Wednesday, August 30, 2006
The kindness of strangers
I sent out a call for ham radio operators to help me with material for an article on creative and innovative home brewed radio rigs. They answered generously and quickly, offering me free access to their photos. They also answered all my questions quickly and with lots of detail. I am going to have a great article for the newsletter, and all on short notice. The guys have been wonderful and a few new friendships have been struck. I look forward to chewing the rag with them online when I get my ATS-3 built and running. (chewing the rag is ham speak for a communication, or QSO)
The projects they have put together are basically from the same group of kits, the AT Sprint, designed by Steve KD1JV Weber, the soldering iron and low power (QRP) rig king. What makes these projects different is the ingenuity in taking a little motherboard and enclosing it in different materials. The enclosure is necessary in order to keep the motherboard and circuits clean and free of dust and static electricity that can degrade the parts and damage the circuit board. One guy built a graphite enclosure which would have been a dull and uninspiring matte black, but he took an old tie and glued it to the outside. The tie was really ugly, from what I have seen of it, but it makes a nice little design for the enclosure. There are the ubiquitous Altoids tins but even those have been changed by adding paintings and graphic designs and lettering on the outside. One guy even enclosed his rig in clear sheet plastic because it is light and durable and because his wife said the surface mounted parts on the board that is the heart and brains of the rig looks like jewelry and should be showcased. In a way, she's right and the picture doesn't really do the reality justice, but it comes close.
In all the years I've been interviewing and writing about people the one thing I have learned is that strangers tend to be more open and generous with their time and resources than friends and acquaintances. I don't know if it is because they are just open-hearted and eager to help or because they are flattered that someone is interested in hearing their story and learning about them. Every time I have asked someone if I could interview them they invariably tell me they aren't special and don't do anything worthy of note. By the end of the first awkward moments as I begin to ask my questions and listen they open up and talk, realizing they are interesting and have something worth talking about. It's hard to get them to shut up sometimes but I have learned how to turn off the faucet as easily as I turn it on.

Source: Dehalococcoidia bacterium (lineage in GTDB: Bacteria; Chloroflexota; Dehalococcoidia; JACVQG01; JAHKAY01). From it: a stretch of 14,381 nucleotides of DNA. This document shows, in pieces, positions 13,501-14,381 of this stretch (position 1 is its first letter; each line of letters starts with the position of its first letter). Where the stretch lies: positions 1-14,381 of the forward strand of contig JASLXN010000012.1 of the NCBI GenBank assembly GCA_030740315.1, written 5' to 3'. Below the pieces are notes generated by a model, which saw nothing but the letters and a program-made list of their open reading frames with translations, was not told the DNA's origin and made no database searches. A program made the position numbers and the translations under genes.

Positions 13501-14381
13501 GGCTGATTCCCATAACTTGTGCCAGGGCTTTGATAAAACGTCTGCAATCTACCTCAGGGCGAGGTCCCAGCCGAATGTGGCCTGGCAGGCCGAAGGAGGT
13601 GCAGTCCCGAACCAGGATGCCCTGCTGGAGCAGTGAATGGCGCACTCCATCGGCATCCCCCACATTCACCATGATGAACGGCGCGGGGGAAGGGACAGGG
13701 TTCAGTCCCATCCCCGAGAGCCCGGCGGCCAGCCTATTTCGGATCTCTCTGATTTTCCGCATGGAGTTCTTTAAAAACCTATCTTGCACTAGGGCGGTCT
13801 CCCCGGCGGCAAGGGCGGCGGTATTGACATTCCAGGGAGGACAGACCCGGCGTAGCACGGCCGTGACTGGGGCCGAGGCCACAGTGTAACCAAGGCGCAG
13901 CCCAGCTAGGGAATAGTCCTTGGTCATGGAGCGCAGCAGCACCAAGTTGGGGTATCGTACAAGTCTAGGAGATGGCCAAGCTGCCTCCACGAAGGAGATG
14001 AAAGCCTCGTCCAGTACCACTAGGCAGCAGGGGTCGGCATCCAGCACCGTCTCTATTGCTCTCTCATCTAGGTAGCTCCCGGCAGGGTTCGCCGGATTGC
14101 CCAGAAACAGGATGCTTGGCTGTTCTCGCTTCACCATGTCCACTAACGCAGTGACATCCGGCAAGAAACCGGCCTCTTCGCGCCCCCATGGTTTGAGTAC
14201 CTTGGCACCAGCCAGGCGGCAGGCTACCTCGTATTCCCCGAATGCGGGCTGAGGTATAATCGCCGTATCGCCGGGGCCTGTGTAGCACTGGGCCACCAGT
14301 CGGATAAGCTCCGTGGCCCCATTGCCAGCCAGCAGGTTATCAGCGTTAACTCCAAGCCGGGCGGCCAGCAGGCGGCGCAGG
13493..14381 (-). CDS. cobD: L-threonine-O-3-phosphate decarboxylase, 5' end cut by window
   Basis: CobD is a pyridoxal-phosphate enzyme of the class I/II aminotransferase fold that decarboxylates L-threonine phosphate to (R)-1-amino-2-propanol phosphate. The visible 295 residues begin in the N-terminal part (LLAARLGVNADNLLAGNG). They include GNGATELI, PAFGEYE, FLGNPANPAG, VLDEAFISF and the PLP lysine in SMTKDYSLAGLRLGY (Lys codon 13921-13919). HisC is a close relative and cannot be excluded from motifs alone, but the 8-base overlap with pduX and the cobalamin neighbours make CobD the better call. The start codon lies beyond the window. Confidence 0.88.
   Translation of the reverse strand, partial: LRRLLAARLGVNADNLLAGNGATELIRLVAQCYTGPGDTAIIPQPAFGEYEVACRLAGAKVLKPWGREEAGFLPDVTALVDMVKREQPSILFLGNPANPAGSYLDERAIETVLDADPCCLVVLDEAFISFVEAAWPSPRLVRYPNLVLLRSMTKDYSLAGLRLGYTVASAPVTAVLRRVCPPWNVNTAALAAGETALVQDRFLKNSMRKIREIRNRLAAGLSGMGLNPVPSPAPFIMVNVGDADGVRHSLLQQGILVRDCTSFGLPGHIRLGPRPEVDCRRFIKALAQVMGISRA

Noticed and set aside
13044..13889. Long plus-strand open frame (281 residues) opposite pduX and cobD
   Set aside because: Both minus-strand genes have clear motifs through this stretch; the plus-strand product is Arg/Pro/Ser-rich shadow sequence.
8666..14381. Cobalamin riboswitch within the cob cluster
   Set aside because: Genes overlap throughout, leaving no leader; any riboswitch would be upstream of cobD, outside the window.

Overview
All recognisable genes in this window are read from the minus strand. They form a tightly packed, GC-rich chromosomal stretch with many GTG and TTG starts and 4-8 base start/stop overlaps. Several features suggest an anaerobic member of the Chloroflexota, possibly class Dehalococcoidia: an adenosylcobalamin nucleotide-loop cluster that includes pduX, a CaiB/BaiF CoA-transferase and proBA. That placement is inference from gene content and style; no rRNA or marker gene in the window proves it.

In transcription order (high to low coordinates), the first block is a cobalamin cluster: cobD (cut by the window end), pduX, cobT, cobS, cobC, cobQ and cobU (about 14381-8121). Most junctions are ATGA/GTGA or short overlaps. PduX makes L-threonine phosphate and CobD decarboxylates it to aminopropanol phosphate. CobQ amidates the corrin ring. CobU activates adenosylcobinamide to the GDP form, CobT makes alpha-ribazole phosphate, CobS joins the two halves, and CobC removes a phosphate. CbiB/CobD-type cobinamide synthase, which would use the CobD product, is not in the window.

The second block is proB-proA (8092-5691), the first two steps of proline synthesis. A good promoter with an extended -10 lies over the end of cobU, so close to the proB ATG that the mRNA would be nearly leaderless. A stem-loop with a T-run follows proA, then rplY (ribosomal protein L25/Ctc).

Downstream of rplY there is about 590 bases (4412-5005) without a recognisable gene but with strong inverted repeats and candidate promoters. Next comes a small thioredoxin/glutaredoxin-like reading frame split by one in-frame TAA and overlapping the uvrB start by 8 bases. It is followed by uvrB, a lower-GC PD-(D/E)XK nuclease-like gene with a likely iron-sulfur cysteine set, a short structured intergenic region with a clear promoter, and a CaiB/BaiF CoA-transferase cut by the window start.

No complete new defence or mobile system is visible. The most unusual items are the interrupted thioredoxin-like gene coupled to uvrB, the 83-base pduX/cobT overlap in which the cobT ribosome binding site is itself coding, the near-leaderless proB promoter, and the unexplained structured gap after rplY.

One of the best parts of being a writer, especially a journalist, is the opportunity to meet and learn new things about ordinary people. I have met many extraordinary people in my life, especially since I became a journalist, and each one of them has enriched my life and taught me something I still carry with me. No matter where I have been or where I will go in the future I am sure interesting people will cross my path. There are many I wish I could have spent more time getting to know and become friends and friends I have known who have taken a different path. I wish them all well, even those who have chosen not to be friends or remain friends. For them, I keep a light in the window and a special place in my heart. The place in my heart may never be filled but my heart will never be empty. There are always people to fill those empty spaces, and even one person who fills all the empty spaces in my heart long after he has walked away. Some things can never be taken away or retrieved. The objects may be gone but the meaning and the feeling behind the objects remain.
Like those strangers who helped me with my article for the newsletter by giving so freely of their time and experience their gifts remain and will be remembered, and the words are a monument to their generosity, ingenuity and creativity. They make life interesting.